To be humble is to accept that while there will always be individuals more and less advanced than yourself, those on all parts of the spectrum of development can provide you with insights that further your personal evolution. Recognizing these insights is a matter of opening yourself to the fact that not only do others think and feel differently than you, but their life experiences have shaped them in a very different way than yours have shaped you. This means that while you may have a greater understanding in some areas, others will always be able to teach you something. When you cultivate a genuine yearning to know what skills and talents those you encounter have been blessed with, you cannot help but learn humility. You instinctively understand that emotions like envy breed resistance that prevents you from growing, and that being flexible in your interactions with others will help you connect with unexpected mentors.
When you practice humility, you want to become as accomplished and evolved as you can possibly be, yet you are willing to submit to the expertise of others to do so. You understand the scope of your aptitudes yet you choose to eradicate arrogance from your attitude, and you can distinguish the value you possess as an individual while still acting in the interests of your fellow human beings. Humility, simply put, is a form of balance in which you can celebrate your own worth while sincerely believing that every other person on the planet is just as worthy as you.
Delicious No Added Sugar Holiday Punch
Carbs Per Serving: 8.61 g
Prep Time:<90 minutes
Skill Level: Easy
The Holidays are time for punch. This festive and really delicious punch is perfect for any holiday gathering. The kids won't be running around with a sugar buzz and your nerves won't be frazzled especially since you will be keeping your blood sugar on track and calories low. It is super easy to make and won't break the bank in these tough economic times. Enjoy in good health and cheer.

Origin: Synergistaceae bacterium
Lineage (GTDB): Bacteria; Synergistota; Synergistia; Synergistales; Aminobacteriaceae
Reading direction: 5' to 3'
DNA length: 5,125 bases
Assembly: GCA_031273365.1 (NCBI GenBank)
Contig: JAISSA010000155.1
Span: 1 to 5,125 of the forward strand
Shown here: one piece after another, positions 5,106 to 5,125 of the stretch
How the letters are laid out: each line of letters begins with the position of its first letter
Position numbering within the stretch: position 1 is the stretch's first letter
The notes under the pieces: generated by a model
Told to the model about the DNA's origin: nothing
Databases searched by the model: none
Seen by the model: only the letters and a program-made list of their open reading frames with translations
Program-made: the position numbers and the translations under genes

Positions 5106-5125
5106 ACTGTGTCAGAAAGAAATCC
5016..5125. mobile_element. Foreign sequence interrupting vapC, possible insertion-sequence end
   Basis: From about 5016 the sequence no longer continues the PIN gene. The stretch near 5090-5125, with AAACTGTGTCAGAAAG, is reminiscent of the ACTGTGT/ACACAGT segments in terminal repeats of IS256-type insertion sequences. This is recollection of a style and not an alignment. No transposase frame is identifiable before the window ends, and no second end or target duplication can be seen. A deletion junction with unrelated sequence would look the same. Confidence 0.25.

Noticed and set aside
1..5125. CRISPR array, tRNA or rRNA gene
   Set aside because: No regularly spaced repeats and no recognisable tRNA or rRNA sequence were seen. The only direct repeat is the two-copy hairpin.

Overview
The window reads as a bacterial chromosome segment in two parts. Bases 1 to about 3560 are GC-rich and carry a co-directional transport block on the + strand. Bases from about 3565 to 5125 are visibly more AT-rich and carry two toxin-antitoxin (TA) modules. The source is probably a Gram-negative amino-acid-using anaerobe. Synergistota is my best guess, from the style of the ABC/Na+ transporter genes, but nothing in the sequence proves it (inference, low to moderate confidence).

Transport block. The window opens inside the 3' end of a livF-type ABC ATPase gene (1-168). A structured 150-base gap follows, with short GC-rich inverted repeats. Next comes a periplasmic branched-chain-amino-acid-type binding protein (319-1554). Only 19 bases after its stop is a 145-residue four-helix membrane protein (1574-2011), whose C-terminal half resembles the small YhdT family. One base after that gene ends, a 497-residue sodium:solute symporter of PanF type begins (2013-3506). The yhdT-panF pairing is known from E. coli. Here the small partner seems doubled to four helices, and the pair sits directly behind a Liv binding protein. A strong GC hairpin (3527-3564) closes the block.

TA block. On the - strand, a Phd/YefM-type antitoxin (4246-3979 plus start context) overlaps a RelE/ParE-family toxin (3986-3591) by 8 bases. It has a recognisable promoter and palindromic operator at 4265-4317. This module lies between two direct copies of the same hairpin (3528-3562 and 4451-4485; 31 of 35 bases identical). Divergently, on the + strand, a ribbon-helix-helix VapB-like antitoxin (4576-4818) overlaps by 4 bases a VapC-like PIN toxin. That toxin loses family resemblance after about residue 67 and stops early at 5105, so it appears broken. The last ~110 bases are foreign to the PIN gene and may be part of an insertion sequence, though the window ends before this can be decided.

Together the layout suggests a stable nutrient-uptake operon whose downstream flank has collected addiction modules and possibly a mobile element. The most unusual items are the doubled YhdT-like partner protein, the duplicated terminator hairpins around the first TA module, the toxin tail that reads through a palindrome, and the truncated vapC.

2 1/2 cups Fructevia, Steviva Brand Stevia Blend or 1/4 teaspoon Steviva Brand Stevia Powder
6 cups water
2 (3 ounce) packages unflavored gelatin mix
2 packs unsweetened strawberry flavored Kool Aid or drink mix
1 (46 fluid ounce) can unsweetened pineapple juice
2/3 cup lemon juice
1 quart orange juice
2 (2 liter) bottles Sugar Free 7UP
1. In a large saucepan, combine Fructevia, Steviva Brand Stevia Blend or 1/4 teaspoon Steviva Brand Stevia Powder, water, and strawberry flavored gelatin. Boil for 3 minutes. Stir in pineapple juice, lemon juice, and orange juice. Divide mixture in half, and freeze in 2 separate containers.
2. When ready to serve, place the frozen contents of one container in a punch bowl, and stir in 1 bottle of lemon-lime soda until slushy.
Serving Size: 1 cup
Total Calories: 1278
Calories Per Serving: 35.5
Total Fat: 0.00 g
Saturated Fat: 0.00 g
Cholesterol: 0.00 mg
Sodium: 25 mg
Total Carbohydrates: 310 g
Carbohydrates Per Serving: 8.61 g
Dietary Fiber: 5.2
Protein: 14 g